By L'Oreal Payton
September 18, 2020
Patty Diaz-Andrade began her career as an educator while she was still a student herself.
“One of my earliest memories of being a teacher was being a teacher to my younger brother, who’s five years younger than me,” she shares. “My dad had found this broken chalkboard in an alley as he was leaving work one day and that chalkboard became my chalkboard to teach my brother.”
As fate would have it, Diaz-Andrade would grow up to become a teacher. First teaching eighth grade humanities in the South Bronx and later at the Harlem Children’s Zone. Today she is the Chief Impact Officer for OneGoal, a national college access and success organization.
“I’ve always gravitated toward education and that being the thing I draw the most energy and passion from,” she notes. “From a social justice standpoint, education, for me, is the single most important lever for breaking the cycle of poverty. And I use education in its most encompassing form. That lever continues to be the most important one we can tackle in ensuring future generations have access to a more equitable world. That’s why I do this work.”
This interview has been edited and condensed for clarity.
You began your career as a teacher, what led you to OneGoal?
I was pregnant with my first son, Noah, at the time and it was affirming that there were senior leaders who understood what it meant to be a professional and leader in the nonprofit space while also raising a family.
For me, I took that risk of becoming a new mom and new executive director at the same time because when I learned about the program, I remember thinking to myself how different my first year of college would have been if I’d had a teacher who’d been by my side and mentored me.
I did not attend a professor’s office hours until I was a junior in undergrad, because I believed asking for help would affirm to the folks at the university that I didn’t belong there when in actuality I was supposed to be asking for help. We need to ensure young people aren’t experiencing the same thing I experienced – this program has that potential.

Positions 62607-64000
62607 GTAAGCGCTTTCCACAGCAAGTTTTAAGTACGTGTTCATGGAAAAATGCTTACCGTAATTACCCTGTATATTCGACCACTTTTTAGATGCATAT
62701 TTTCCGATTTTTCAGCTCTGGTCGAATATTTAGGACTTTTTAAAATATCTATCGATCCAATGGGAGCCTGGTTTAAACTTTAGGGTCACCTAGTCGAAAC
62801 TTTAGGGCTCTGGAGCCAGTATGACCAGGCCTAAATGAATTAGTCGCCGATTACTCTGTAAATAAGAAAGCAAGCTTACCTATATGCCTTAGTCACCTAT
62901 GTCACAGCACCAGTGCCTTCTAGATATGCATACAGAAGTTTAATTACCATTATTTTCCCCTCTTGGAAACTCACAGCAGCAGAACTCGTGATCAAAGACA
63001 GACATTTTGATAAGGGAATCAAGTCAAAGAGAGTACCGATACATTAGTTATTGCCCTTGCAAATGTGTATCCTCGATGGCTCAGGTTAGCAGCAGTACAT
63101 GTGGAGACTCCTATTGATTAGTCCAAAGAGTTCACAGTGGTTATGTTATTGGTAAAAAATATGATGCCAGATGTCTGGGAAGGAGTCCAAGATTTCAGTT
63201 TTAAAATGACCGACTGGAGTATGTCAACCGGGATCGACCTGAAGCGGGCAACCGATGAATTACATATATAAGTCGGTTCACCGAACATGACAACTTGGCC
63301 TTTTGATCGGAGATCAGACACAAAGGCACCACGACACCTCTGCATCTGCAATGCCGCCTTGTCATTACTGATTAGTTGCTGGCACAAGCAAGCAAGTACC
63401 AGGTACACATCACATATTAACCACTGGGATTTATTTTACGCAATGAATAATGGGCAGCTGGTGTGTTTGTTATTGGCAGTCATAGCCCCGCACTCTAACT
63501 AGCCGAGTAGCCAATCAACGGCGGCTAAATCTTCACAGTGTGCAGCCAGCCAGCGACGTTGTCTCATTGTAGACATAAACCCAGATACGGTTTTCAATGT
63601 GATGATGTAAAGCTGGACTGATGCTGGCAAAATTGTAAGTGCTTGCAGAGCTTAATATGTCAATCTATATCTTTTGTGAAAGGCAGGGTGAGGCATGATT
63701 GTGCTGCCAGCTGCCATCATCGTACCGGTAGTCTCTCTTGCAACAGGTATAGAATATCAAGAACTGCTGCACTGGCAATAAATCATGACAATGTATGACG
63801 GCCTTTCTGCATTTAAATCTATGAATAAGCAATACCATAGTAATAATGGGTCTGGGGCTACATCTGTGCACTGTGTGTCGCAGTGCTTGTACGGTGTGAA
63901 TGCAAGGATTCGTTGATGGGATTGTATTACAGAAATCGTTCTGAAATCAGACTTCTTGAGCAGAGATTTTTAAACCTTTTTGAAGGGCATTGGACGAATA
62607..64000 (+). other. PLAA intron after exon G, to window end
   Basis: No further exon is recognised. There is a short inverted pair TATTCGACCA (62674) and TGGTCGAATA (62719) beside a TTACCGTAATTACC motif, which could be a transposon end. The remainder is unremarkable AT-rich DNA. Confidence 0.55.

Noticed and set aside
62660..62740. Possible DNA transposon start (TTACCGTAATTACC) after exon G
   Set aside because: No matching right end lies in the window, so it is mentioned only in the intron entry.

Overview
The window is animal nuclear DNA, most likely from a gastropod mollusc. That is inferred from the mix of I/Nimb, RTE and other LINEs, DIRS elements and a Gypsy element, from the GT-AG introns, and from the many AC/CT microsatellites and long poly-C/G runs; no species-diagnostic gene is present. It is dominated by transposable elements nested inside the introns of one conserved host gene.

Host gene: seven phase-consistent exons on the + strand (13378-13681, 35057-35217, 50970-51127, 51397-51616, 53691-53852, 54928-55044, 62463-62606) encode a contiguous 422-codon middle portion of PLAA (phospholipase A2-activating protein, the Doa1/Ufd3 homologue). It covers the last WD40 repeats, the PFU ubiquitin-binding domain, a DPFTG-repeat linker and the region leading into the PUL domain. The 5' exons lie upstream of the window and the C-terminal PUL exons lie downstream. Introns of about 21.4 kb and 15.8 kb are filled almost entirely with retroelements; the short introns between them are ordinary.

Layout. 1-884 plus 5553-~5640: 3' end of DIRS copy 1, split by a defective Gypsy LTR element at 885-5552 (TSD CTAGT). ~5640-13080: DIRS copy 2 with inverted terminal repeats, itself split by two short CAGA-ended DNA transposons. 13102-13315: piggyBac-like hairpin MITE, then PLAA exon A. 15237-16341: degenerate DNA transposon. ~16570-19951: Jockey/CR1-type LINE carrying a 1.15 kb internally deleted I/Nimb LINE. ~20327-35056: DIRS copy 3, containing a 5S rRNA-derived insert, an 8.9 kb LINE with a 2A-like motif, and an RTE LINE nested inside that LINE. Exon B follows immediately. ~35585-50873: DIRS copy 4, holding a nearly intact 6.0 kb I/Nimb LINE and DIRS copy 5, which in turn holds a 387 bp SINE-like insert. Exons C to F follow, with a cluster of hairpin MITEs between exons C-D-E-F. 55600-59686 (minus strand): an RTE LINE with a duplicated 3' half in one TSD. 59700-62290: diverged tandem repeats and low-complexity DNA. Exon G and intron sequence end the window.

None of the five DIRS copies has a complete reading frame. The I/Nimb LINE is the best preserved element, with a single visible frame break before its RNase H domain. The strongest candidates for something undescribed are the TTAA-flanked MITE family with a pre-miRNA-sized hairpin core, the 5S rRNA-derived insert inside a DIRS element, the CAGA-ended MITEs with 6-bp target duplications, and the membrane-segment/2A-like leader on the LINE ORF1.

Your team recently launched our new District Partnership Pilot. What most excites you about the work?
One of the things you hear often when you walk into a OneGoal classroom is students saying, “I wish every young person had access to this program.”
For me, the District Partnership Pilot holds the solution to that problem. If we figure this out, we can make it so that any young person in a high school has access to OneGoal. That’s what excites me — the opportunity and the potential to reach any young person in any part of the country, not just our existing regions or major cities where there’s philanthropy.
Why is it so important that we get this right?
It’s hard for me to answer that question and not think about my personal story. My parents emigrated to this country from El Salvador in the late ‘70s, that was around the time the civil wars in many Central American countries were being fought by U.S. and Soviet influence.
When my parents emigrated to this country, they had a very strong sense that education was going to be the biggest investment they would make in their children. That’s why they’ve supported me and my brother pursuing a postsecondary degree and have been resolute in that conviction. They’ve always understood that higher education offers an opportunity to dramatically change the trajectory of an individual, their future families, and even communities.
This work is so personal because it’s through my acquiring these postsecondary degrees that I’m able to hold this position, live where I live and have my kids experience a different educational process. So, I see the direct connection between postsecondary education and the life that comes with it and that opportunity needs to be available to everyone.
To learn more about the District Partnership Pilot and what it could mean for your school district, visit onegoalgraduation.org.